This was a 10-minute writing exercise in which I was tasked with creating a story from the words “ghost, lighthouse, glasses” so it’s a little nuts!
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Giddy was dead, but he still had severe myopia. Since he was too dead to wear glasses (they kept slipping through his head) he’d go drifting through the walls and shattering things every now and then when his ectoplasm gelled together to give him a solid form, so of course he kept on scaring the bejeesus out of the old man. It was just him and Giddy up there in that lighthouse so the old man couldn’t chalk the noises up to loud neighbours or snotty kids.
The old man knew something was going on in that lighthouse with these random noises every now and then and he didn’t much appreciate it at his time of life. It’s not that he was scared per se, he just hated being startled out of a deep sleep or the way his shoulders would jump up and grab his ears when a heavy book just bam and dropped behind him.
Anyway the two of them had been drifting past each other in that lighthouse for years, like two ships in the night (see what I did there?) and each of them was pretty lonely, but they’d both kind of gotten used to it.
Then one day, when it was just that time of day when the sea puts out the top of the sun and you see that green flash they say you’re supposed to see but you never do because it doesn’t exist! Ahem. So at just that time of day, the old man was out at the top of the lighthouse just watching the rest of his life sail by when Giddy came flying through the wall, gelled himself together suddenly and went banging off the railing. (He could never control when he became solid, it just happened randomly sometimes, like a sneeze).
The old man was so startled that he dropped his cup of chamomile tea, which he was pretty pissed about afterwards because it had just cooled down to a drinkable temperature and he’d only taken that one refreshing sip and now it was watering the lighthouse floor and he’d have to go all the way down to the kitchen with his arthritic knees to make another. But at the time he didn’t notice because he was face to ectoplasm with Giddy, who was squinting his eyes trying to make out the form in front of him.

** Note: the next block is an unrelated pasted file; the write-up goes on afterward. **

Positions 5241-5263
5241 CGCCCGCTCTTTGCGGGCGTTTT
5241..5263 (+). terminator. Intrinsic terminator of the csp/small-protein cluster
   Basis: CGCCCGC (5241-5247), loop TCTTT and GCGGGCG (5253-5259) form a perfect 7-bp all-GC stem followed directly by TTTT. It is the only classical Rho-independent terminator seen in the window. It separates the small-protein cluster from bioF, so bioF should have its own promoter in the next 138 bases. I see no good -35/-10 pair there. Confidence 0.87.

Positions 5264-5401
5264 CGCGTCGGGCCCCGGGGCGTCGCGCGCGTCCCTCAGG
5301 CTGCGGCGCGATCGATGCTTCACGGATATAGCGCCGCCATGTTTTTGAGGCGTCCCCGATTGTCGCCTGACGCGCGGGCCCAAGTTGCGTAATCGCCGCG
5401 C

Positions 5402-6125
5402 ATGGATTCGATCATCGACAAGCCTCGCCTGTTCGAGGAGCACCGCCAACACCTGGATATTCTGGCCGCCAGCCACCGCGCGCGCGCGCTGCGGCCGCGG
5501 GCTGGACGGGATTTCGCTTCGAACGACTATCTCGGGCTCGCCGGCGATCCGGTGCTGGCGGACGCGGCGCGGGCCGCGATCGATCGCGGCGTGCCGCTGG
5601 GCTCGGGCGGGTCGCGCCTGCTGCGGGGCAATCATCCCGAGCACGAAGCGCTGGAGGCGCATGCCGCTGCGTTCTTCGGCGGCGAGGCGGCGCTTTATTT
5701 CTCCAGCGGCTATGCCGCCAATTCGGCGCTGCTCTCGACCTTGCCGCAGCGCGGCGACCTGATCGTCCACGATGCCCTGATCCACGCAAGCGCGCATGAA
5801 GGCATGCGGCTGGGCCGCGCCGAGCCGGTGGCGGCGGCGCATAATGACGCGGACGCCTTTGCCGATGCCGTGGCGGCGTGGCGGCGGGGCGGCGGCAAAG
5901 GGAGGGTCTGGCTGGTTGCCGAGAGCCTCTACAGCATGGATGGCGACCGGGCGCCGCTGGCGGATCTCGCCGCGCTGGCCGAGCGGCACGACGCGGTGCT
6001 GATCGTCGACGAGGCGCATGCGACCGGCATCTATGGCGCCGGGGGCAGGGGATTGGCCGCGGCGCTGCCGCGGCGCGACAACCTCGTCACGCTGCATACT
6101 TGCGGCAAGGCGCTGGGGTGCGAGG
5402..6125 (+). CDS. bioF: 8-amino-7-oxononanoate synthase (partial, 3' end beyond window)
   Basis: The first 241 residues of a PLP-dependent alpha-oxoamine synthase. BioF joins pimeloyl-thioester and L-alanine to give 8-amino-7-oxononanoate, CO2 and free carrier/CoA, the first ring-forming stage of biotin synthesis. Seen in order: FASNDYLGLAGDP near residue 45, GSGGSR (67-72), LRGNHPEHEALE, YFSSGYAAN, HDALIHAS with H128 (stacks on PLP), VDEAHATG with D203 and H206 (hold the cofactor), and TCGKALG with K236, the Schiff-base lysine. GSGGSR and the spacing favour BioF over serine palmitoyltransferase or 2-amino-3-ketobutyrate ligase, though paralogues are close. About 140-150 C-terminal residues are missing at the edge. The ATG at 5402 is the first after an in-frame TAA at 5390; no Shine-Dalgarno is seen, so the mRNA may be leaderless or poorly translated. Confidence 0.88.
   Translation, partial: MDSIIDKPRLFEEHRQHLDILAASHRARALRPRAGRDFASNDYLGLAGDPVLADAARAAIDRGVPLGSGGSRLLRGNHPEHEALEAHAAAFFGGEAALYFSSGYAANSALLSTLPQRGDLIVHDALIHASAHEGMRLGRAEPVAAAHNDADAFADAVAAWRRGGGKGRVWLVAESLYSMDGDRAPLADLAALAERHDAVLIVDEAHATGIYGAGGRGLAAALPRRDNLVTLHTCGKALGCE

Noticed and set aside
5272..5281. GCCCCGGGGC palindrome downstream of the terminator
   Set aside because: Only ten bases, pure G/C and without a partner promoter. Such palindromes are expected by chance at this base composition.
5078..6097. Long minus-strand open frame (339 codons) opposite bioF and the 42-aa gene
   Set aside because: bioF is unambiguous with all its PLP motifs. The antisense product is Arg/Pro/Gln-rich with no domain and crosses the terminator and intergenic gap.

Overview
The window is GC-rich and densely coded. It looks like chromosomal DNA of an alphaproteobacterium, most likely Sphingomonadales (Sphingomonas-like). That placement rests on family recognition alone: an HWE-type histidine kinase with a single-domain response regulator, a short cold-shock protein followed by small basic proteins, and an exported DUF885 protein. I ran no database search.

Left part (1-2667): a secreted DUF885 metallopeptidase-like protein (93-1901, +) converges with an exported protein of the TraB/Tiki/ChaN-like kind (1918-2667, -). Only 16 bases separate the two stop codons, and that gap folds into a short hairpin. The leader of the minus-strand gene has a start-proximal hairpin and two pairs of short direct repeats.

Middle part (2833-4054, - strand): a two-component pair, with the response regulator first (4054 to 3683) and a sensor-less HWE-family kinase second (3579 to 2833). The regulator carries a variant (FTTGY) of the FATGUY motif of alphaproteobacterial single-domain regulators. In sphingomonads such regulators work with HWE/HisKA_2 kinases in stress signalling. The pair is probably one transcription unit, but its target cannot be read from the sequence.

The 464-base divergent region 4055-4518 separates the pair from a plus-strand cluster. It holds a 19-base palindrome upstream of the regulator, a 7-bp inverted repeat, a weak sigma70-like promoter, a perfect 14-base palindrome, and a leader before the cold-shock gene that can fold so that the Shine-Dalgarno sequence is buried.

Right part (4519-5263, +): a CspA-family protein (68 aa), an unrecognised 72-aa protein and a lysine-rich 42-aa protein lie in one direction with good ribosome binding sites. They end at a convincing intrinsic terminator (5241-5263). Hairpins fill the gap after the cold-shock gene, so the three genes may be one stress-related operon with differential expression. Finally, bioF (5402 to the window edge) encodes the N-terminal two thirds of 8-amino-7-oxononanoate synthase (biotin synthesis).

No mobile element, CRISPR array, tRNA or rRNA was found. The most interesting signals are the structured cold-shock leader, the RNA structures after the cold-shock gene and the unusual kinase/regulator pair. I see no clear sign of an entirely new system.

“What the HELL!” shouted the old man (let’s call him Gerry because I can’t keep writing ‘old man’ over and over and I don’t actually know his name). So Gerry was like “what the HELL!”
And that made Giddy jump, which was kind of funny since he’s the ghost, but like I said he was half-blind so he didn’t know there was anyone there. But now that he was focusing, he could make out the form of the old man: middling height, stooped shoulders, with hair that looked like a bale of hay trying to blow off in the breeze but pinned down to the spot. Kind of like a slimmer version of Giddy, actually, when he was alive all those centuries ago.
“You are a ghost,” said Gerry, a matter of factly. “I mean, you just floated through the wall, so…”
“Um,” said Giddy, guiltily.
“Oh. OHHH I see what’s going on. I get it now,” said Gerry, who had begun to laugh with understanding.
“What?” said Giddy.
“Well it’s happened, hasn’t it?” said Gerry, with a shrug. “I’ve spent all these years all alone in the lighthouse and its driven me insane.”
“Oh,” said Giddy. “Well, how do you know you’re insane, exactly?”
“Well I’m talking to you, aren’t I? And we’ve just established you’re a ghost, haven’t we? At least, you didn’t deny it…”
“Well, yes I suppose I am.”
“Well there you go!” said Gerry, slapping his knee. “You’re a ghost + I’m talking to you + ghosts don’t exist = I’ve gone crazy!”
“OH! Oh yes, yes I see that now,” said Giddy, laughing.
“Well then. Nothing to it but to make another cup of tea, isn’t it?”
“Oh I’d love a cuppa, but it goes right through me, tea does,” said Giddy.
“You and me both, my friend,” said Gerry as he shuffled down to the kitchen to put the water to boil, Giddy bumbling cheerfully along behind him.
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